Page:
Brief Lies

Vince Cable Vince Cablewas chosen, unopposed, as the new leader of the Liberal Democrats and promised to continue his party’s policy of denying us the Brexit we voted for. “The people didn’t vote to be poorer”, he said in his acceptance speech, repeating the lie given last year by Philip Hammond and echoed by George Osborne. We refuted this in our recent post (see Richer or Poorer?). The Government warned us in writing that we would be poorer now and forever if we left the EU. It hasn’t been true now and it needn’t be in future if we have the guts to leave and implement appropriate economic policies.

Lord Adonis Lord Adonisrecently said Brexit was a mistake equivalent to Appeasement in the 1930s. This is absurd. In facing a dominating force from Continental Europe he is not on the side of today’s defiant Churchills but in Lord Halifax’s camp. Adonis is a historian and he’s not a fool, so he must be a knave.

German business leaders have said they won’t be lobbying to get the UK a trade deal with the EU when we leave because the Single Market is such a major asset and its integrity must be maintained, with its four freedoms. Germany-UKThey would say that wouldn’t they? The EU as it is now suits Germany very well so ideally Brexit will fail to change anything very much. But if there is a proper Brexit then we would see if they mean what they say. There are lies, damned lies and negotiating tactics.

Older folk, Old folkwe’re told, don’t care about the burdens their children and grandchildren will have to live with as a consequence of rejecting EU membership. In truth the older generation cares deeply about their families’ future welfare; they invested so much and want to pass on all they can to help them. But by voting to return their country to the dark ages, before we joined the happy, forward-looking Union beyond the English Channel, a fog of misery and isolation will blight them.

Tony BlairTony Blair has been officially condemned for misleading us about Iraq and seems to be at it again. He says that in private discussions with EU leaders he has been told they will make concessions on freedom of movement so we don’t have to leave after all. That contradicts what they tell the rest of us and what they proved to David Cameron. Blair provides no names, no corroboration and has no credibility with the British public.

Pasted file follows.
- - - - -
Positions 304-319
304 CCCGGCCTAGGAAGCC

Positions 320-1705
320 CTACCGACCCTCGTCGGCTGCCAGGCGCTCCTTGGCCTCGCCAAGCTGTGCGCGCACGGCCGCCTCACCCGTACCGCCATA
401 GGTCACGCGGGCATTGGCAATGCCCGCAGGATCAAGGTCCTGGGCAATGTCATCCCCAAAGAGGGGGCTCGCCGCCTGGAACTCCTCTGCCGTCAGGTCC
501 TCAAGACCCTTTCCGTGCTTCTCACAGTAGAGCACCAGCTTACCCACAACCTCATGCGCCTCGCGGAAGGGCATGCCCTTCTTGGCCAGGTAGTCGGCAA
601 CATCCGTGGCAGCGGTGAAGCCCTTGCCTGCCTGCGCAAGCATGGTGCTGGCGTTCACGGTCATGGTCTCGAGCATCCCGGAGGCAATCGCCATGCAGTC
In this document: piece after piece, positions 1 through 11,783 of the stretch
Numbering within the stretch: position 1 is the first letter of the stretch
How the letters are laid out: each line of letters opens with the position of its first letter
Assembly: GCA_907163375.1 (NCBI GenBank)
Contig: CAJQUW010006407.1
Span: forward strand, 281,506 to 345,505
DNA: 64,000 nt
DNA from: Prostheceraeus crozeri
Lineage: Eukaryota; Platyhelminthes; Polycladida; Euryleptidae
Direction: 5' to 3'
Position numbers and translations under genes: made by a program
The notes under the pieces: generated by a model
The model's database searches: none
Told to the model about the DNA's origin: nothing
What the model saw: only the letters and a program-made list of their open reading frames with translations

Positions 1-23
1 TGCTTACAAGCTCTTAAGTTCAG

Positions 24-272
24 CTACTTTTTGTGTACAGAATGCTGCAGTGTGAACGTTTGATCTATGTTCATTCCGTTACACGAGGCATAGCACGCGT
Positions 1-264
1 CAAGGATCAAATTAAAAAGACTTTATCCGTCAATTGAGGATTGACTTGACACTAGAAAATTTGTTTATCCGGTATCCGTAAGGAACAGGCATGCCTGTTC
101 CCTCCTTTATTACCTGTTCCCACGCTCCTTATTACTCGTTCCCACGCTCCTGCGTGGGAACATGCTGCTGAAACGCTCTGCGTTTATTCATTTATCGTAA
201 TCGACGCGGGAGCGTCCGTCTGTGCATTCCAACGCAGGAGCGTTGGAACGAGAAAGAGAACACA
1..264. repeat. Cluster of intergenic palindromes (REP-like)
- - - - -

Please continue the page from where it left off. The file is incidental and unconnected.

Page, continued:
Market size Switzerlandmatters most when negotiating free trade agreements. Not when 28 countries and several regions have to agree the terms. That takes forever, as we’ve seen. Small economies like Singapore and Switzerland have concluded numerous FTAs with much larger markets, and more quickly. The UK is not going to be at “the back of queue” in most cases, probably not even with the EU because they have so much to lose.

Michel Barnier barnier 2is a good negotiator. In fact he’s a serial failure. He has no experience outside French and EU politics and even there, in his position as Minister of State for European Affairs he couldn’t persuade the French people to approve the EU constitution proposed by their ex-President, Valery Giscard d’Estaing. As European Commissioner for Internal Market and Services Barnier didn’t succeed in getting new bank laws into EU regulation against UK opposition. As the EU’s chief Brexit negotiator his hands have been tied by the Commission’s mandate; he is not even permitted to accept a fair compromise with the British side to appoint a neutral arbitrator on legal judgements (a Canadian judge, say). How can he possibly succeed in reaching a workable and lasting deal?

Just Punishment Punishment-2There must be a threat, there must be a risk, there must be a price … otherwise other parties will want to leave the European Union”, said Francois Hollande.

Why should they bend over backwards to do favours for a third country. That would be a good reason but it clearly isn’t sufficient to explain their approach, as Hollande clearly stated. If the EU leaders and supporters were confident that their project would retain members because of its obvious benefits, they could afford to take a less hard line. But they aren’t; in fact they fear for their project because so many citizens in so many member states actively demonstrate their dissatisfaction with the EU. It has not delivered on its promises, and can’t. Too many people know this. The EU has reason to fear for its future but, unfortunately, while the remedy is in their hands – real reform of the federalist agenda – they are too wedded to their ideology to make that change. And their ideology is founded in disdain for voters and elections, which is why their putative government is not open to democratic replacement.

 

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